Beirut, Jun 18 (EFE) .- In a dimly lit workshop half an hour southeast of Beirut, half a dozen workers are busy measuring, cutting and assembling wooden pieces from the iconic Sursock Museum of modern and contemporary art, which the August 4, 2020 they jumped through the air next to windows, roofs and stairs.
Amid the hum of machines and saws against wood, Maison Tarazi artisans work with the remains of the museum recovered after the great explosion that originated in the port of Beirut, some 800 meters away, and add other pieces new meticulously designed to recreate an original rose window of the building.
“It is a process of restoration and at the same time of reproduction,” the manager of this old family workshop, Camille Tarazi, explains to Efe. It ensures that when the frame is painted and a series of colored glass is inserted into it, it will be impossible to detect any difference between the original and new parts.
While Maison Tarazi creates the wood paneling and doors for the building’s “historic” first floor, other artists, masons and experts are busy redoing the stained glass or restoring damaged artwork to restore the property to its former glory.
AN “INCOMPARABLE” NOISE
This imposing white-fronted mansion with grand stairways in the heart of the Lebanese capital was built in 1912 by the aristocrat and art aficionado Nicolas Sursock, who decided to mix traditional Lebanese architecture with Venetian influences for his unusual residence.
Before he died in 1952, “he surprised everyone, including his family, by deciding that the house would be donated to the Lebanese people and would be transformed into a museum,” its director, Zeina Arida, tells EFE.
Although for years the then president of the Mediterranean country, Camille Chamoun, used the building to house distinguished guests such as kings and heads of state, the pressure exerted by the Sursock family translated in 1961 into the fulfillment of Nicolas’ last will.
Decades later, between 2007 and 2015, the building underwent a major renovation and expansion as part of a late reconstruction project after the Lebanese civil war (1975-1990).
The historic first floor survived a century intact as Sursock had designed it, but on August 4, 2020, just five minutes after the museum closed its doors, it was rocked by the shock wave that swept through several Beirut neighborhoods. causing more than 200 deaths and 6,500 wounded.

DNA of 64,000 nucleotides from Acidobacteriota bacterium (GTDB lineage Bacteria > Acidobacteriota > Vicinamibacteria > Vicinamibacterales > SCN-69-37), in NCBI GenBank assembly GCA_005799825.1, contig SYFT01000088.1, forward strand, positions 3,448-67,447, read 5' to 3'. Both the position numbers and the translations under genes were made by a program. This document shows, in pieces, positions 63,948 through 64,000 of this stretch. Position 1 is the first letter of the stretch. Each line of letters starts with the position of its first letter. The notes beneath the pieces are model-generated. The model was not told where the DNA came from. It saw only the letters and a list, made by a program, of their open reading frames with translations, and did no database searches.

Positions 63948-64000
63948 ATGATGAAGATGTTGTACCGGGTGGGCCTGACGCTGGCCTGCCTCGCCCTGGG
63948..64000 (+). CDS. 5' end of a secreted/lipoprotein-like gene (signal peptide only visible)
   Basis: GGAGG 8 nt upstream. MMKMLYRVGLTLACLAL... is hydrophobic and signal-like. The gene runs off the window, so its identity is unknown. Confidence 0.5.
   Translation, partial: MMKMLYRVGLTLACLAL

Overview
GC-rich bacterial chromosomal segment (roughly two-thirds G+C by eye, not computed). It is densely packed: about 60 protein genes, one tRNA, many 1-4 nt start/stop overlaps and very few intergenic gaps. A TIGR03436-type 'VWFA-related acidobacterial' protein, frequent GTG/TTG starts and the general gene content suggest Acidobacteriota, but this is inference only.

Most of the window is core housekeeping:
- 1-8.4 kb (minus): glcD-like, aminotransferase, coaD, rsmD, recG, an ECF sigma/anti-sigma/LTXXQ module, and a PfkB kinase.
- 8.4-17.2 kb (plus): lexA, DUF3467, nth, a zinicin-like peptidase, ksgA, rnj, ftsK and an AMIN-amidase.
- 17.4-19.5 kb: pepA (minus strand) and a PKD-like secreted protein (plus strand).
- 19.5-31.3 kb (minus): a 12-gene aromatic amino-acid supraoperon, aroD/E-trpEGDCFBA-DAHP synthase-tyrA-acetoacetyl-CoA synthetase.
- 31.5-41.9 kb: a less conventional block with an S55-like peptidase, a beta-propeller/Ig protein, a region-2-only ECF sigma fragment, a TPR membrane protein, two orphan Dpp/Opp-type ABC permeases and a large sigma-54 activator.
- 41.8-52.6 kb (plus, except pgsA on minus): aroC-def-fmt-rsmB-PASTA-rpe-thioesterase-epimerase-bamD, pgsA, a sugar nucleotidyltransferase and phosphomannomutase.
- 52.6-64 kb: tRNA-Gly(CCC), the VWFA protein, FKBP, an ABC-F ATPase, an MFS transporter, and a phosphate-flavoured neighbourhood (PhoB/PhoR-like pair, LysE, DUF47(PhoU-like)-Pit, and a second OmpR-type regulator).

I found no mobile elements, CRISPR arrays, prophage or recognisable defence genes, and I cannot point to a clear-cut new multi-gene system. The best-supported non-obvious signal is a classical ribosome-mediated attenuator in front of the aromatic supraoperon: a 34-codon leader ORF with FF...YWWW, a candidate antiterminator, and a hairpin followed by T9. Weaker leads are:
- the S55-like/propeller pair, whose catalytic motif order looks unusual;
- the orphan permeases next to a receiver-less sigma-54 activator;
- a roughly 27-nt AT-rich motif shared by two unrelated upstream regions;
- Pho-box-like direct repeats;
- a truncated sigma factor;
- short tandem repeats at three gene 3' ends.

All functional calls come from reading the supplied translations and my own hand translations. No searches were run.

“We heard this incomparable noise of the explosion, but also the noise of the museum breaking into pieces,” recalls Arida.
THE RECONSTRUCTION PROCESS
The museum was “badly damaged” and lost all its doors and windows, the side stairs, the ceilings and even the elevators, in addition to 57 of the 130 exhibits being affected.
“The works of art were also damaged because the permanent collection was on display on the second floor and an exhibition had opened two months earlier in the galleries on the first floor,” the director details.
Thanks to donations and grants, almost $ 2.4 million have been raised so far for the renovation work, which began last February, and the art restoration campaign, which began in May.
Today, only the waterproof sheets that replace the window panes and a mass of debris in the courtyard denote the damage to the exterior of the building. However, inside, the rooms are still littered with bricks and scaffolding.
On the outskirts of Beirut, in the studio of glass artist Maya Husseini, a small team of three works seven days a week to craft dozens of new stained glass windows for the museum.
Husseini, who also participated in the last renovation, cuts out numbered cardboard patterns that he places on the glass sheets to obtain the colored pieces that will later be assembled with metal strips. The task is arduous, involves ten different phases, and will take about six months to complete.
The material was donated by one of the last companies that still makes blown glass in France, Verrerie de Saint-Just. “Each crystal is unique,” says Husseini.
Fortunately, the artist still had her drawings of the windows created based on black and white photographs from before the war. The absence of color in the original images made it necessary to intuitively choose the colors red, orange, blue and yellow.
Arida estimates that they will not be able to reopen the gallery until the beginning of 2022, but everything indicates that once again the last will of Nicolas Sursock will be fulfilled.